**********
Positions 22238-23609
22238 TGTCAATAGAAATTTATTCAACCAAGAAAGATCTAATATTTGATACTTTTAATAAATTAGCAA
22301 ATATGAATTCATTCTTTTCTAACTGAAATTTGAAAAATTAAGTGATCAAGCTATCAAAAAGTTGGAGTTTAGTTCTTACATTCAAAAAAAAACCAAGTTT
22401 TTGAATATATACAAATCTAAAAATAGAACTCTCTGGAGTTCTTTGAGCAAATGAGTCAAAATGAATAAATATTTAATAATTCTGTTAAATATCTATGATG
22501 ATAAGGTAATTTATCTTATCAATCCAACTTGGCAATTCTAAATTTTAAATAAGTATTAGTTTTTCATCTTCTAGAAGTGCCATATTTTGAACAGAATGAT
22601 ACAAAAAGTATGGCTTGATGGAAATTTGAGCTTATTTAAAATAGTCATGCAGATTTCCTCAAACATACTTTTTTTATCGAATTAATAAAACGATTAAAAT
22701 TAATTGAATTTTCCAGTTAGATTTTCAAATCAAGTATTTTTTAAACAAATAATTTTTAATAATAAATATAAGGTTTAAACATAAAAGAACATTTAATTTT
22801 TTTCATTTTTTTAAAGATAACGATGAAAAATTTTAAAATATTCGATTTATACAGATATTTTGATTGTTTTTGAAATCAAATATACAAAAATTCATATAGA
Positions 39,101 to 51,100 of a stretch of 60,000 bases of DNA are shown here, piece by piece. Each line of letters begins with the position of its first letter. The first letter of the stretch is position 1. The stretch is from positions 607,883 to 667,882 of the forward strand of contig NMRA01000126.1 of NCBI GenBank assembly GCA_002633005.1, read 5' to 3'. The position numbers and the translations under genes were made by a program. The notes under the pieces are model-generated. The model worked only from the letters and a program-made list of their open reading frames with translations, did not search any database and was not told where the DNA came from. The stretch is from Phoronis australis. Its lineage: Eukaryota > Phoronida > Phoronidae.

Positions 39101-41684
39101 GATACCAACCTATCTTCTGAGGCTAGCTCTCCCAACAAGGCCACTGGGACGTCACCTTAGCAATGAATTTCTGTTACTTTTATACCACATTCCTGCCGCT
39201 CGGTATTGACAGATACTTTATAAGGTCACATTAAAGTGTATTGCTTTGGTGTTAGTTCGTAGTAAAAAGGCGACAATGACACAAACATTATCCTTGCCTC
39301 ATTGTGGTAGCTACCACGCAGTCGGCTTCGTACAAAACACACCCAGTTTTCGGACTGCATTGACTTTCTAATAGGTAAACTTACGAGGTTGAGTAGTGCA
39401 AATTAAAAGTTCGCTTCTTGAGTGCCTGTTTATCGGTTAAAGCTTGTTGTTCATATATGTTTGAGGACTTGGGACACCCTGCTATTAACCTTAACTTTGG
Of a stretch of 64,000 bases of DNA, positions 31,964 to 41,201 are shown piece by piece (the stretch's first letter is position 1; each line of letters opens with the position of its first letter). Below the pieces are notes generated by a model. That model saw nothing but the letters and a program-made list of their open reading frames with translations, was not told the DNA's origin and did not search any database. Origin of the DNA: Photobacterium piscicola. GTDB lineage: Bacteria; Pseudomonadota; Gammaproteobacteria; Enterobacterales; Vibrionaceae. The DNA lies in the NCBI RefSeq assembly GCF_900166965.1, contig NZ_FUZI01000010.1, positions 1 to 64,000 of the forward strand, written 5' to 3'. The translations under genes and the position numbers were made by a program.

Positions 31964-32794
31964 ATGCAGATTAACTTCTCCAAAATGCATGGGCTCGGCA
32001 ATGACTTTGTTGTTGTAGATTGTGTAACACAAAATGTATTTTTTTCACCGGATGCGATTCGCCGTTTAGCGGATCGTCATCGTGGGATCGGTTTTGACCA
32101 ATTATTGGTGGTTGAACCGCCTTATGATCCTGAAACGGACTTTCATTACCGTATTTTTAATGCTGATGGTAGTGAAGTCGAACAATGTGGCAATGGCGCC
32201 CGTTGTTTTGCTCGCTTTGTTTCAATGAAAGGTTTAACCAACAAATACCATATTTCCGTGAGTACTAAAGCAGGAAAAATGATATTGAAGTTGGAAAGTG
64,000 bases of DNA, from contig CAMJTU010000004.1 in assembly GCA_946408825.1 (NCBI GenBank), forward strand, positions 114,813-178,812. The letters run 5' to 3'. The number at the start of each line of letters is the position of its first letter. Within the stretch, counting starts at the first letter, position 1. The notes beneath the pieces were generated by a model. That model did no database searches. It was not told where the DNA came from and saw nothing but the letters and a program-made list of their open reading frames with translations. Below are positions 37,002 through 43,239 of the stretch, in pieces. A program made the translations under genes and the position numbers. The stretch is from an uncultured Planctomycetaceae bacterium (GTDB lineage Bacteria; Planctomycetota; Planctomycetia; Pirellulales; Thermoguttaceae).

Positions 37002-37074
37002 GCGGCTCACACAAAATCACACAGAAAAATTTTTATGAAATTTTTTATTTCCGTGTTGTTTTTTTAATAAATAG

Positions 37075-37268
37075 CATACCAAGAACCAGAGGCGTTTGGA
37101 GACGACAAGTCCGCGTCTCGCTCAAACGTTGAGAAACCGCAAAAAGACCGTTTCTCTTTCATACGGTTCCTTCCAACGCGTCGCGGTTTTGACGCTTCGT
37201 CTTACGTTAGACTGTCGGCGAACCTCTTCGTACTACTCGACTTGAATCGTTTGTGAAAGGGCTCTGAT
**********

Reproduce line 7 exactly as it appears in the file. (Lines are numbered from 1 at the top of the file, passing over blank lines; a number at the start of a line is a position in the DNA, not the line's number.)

22701 TAATTGAATTTTCCAGTTAGATTTTCAAATCAAGTATTTTTTAAACAAATAATTTTTAATAATAAATATAAGGTTTAAACATAAAAGAACATTTAATTTT